Both desuperheater, same occupancy, same thermostat settings.
    Then I normalized the weather data to adjust for the slightly different heating degree days, to take the impact of different weather out of the equation.
    So all the variable factors were excluded, and what is left is that you have a direct comparison of the highest efficient heat pump of 2009, and compare it to the state of the art in 2016, which is a testament how the technology emerged in the last 8 years.
    The result is that the WF 7 series consumed 58.8% of the energy the dual stage climate master did for exactly the same load.
    I though this was going to be good, I did not expect this to be that good.
    I am officially impressed.
    Homeowner had average cost of $3120 annually, down from $7,000 in propane, but is now down to $2,020, saving $1,140 /year in electricity. Brings up the question of payback for the 7 series.

    Attached Files:

  11. Stickman

    Stickman Active Member Forum Leader

    Compelling analysis Doc - kudos and thanks for running it. Makes me wonder about those of us with smaller than 6 ton systems. My kWh usage is less than what it was with your client’s CM. If the 58.8% is applied to a smaller number, the end result (savings) would be smaller (less), wouldn’t it? Or is my late-in-the-day math off? Maybe the unit/installation is somewhat significantly less for a smaller system, helping the ROI timeframe?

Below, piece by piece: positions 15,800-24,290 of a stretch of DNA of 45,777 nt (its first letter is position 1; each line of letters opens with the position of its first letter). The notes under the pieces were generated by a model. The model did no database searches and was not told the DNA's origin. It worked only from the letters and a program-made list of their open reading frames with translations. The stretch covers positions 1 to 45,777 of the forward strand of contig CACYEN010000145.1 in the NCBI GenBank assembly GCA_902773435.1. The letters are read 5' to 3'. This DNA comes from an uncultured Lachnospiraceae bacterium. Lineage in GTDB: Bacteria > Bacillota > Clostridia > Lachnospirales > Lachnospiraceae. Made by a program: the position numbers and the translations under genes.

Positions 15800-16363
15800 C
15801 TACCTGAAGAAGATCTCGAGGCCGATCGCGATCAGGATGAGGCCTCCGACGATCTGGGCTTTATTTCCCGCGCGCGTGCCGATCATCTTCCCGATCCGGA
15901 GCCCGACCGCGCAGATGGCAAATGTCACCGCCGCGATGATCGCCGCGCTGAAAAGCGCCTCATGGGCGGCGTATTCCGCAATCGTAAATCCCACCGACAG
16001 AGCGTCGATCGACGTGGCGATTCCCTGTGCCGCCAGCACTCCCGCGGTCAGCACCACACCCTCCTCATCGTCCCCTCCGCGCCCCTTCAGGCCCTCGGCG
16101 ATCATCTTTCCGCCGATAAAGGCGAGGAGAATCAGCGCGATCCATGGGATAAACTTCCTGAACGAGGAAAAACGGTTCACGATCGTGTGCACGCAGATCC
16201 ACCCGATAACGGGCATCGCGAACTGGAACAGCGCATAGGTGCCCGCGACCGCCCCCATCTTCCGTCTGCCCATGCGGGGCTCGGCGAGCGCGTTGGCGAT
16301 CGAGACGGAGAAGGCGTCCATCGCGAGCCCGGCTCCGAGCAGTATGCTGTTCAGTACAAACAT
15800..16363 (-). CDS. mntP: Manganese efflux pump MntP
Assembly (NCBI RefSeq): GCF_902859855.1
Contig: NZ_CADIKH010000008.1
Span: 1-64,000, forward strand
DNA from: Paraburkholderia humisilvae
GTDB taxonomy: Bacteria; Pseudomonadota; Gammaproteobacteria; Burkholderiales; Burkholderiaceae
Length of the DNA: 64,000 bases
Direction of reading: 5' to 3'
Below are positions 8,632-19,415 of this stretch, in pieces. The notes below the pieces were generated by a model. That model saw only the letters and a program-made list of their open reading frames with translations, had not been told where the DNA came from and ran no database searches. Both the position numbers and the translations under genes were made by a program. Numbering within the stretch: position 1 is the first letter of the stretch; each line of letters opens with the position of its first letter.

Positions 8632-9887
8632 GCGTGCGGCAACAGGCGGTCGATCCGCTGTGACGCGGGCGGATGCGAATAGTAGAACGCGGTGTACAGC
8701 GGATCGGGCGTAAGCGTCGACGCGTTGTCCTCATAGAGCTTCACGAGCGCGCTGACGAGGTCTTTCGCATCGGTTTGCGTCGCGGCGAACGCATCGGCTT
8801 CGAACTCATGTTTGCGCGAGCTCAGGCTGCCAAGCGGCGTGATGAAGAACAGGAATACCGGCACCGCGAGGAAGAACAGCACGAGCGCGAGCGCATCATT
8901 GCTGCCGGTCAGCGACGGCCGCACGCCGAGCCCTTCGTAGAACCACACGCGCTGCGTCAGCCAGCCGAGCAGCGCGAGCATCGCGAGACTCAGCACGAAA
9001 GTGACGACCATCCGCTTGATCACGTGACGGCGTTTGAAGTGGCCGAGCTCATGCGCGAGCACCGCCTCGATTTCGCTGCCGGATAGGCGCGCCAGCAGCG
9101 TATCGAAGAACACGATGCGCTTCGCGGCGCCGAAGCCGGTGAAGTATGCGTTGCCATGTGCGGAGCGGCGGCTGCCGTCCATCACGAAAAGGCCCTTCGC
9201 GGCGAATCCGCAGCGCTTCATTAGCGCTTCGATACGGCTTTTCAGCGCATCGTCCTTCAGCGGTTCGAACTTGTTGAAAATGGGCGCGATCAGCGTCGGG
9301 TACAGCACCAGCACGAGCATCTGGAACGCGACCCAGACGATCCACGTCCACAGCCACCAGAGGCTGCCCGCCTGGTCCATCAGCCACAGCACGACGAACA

12. docjenser

    docjenser Well-Known Member Industry Professional Forum Leader

    Certainly, when the load is less, the $$$ savings are less. Extremely put, if you house does not need any energy, you are not going to save much. But I would say the 60% ratio is fairly accurate.
    So here are the tricks.
    1) use a ECM 32-140 single pump (in the example the old setup was with a dual pump). Have a loopfeild design for low pressure drop. Use methanol.
    2) adjust the pump setting in symphony to reduce the pumping power so you have about 2.5 gpm/ton
    3) throttle back the fan so you see about a 23F delta T over the air coil. Ductwork should have been designed for low pressure drop.
    4) put in a 7 series
    gsmith22 likes this.